AMD's productivity peak in 2024 is the Zen 4-based Ryzen 9 7950X. With 16 cores and support for up to 32 simultaneous threads and a high clock speed, it's the absolute fastest multithreaded processor AMD has made for mainstream professionals. Sure, its Threadripper range might win out, but it's very, very expensive, and the 7950X3D is better for gaming, but it can't hold a candle to the 7950X in productivity.

For hobbyists and professionals looking for excellent performance without paying enterprise rates, the Ryzen 7950X is the pinnacle of video editing power. While there are CPUs with more cores, like the Intel Core i9-13900K and 14900K, most editing suites can't make use of that many cores and threads, so they just can't compete with the raw power of AMD's 16 full-power Zen 4 cores.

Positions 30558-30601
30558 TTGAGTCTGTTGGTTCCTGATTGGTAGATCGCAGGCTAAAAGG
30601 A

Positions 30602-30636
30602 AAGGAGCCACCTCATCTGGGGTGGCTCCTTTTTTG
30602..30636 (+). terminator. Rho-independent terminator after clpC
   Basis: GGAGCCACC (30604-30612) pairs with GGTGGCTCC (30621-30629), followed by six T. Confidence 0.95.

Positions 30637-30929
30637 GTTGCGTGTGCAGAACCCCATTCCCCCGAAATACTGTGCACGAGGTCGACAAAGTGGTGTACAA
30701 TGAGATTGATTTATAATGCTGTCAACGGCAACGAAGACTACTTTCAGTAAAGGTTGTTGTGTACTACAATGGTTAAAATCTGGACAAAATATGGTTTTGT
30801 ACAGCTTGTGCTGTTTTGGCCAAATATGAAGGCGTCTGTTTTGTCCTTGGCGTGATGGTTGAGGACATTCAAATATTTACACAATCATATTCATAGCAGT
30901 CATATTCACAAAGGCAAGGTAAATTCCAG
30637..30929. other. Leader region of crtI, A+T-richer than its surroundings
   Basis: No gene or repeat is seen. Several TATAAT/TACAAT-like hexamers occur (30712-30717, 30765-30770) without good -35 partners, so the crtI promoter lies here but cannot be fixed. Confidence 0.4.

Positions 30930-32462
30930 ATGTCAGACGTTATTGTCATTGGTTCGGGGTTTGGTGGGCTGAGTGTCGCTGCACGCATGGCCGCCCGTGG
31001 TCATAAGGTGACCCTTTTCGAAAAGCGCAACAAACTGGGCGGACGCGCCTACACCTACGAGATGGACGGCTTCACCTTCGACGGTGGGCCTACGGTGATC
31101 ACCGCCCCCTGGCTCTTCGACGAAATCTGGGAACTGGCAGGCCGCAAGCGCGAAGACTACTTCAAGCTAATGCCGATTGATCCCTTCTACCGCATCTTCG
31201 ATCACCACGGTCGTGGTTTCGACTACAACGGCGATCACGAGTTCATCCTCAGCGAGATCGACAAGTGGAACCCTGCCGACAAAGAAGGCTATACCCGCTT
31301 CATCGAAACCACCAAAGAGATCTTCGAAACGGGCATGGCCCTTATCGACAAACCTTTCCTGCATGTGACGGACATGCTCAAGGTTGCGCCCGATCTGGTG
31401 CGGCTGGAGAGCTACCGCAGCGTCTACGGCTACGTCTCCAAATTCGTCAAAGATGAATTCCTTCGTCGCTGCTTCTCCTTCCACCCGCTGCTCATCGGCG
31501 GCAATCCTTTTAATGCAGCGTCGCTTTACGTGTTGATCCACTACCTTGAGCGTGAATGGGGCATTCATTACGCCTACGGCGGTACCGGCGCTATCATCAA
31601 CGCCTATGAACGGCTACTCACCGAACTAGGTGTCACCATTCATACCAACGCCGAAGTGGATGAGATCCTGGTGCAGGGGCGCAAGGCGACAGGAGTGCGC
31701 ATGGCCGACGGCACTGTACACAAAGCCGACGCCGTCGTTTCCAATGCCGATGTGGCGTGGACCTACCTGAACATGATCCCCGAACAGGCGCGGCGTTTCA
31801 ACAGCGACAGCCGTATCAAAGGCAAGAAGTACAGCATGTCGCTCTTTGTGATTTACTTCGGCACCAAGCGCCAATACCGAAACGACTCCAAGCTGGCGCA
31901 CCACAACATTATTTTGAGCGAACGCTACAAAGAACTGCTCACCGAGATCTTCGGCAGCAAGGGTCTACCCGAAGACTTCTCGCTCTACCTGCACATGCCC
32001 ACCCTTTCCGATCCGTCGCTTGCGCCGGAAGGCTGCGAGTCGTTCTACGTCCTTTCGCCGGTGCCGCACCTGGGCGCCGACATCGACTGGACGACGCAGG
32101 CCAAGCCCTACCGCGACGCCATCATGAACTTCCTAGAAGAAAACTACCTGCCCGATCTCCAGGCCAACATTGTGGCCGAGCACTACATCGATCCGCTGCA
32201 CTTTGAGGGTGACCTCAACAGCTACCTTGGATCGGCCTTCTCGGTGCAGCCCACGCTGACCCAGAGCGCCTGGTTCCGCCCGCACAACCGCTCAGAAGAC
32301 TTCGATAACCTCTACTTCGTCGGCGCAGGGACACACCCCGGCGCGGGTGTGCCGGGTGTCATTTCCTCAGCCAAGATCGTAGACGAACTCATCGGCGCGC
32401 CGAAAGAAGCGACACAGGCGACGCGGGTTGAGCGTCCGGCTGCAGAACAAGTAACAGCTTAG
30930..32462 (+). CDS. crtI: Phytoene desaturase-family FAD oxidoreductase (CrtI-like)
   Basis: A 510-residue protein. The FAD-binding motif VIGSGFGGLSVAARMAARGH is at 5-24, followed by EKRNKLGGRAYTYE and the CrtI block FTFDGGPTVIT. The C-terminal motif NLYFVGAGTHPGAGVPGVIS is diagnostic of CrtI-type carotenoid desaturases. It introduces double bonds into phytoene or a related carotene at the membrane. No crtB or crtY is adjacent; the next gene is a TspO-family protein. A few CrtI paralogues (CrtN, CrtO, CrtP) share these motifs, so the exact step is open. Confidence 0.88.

AMD Ryzen 9 7950X
AMD Ryzen 9 7950X
Best CPU for video editing
intel core i9 13900k i5 13600k review raptor lake 5
Jacob Roach / Digital Trends

Intel Core i9-13900K

Best Intel CPU for video editing

Pros
  • Cheaper than AMD competition
  • Support for 600-series motherboards and DDR4
  • Solid multi-core improvements
  • Surprising gen-on-gen improvements
Cons
  • High power demands
  • Small gaming performance gains

Intel's two most powerful processors to date are the 13900K and its 14th-generation replacement, the 14900K — save the special edition 14900KS. But while the newer generation version might sound faster on paper, there's not much in it in the real world. They both have 24 cores and support up to 32 threads, but with only a couple of hundred megahertz clock speed difference between them — and that's only if you can cool the new chip well enough — then it doesn't make much difference in real-world editing performance.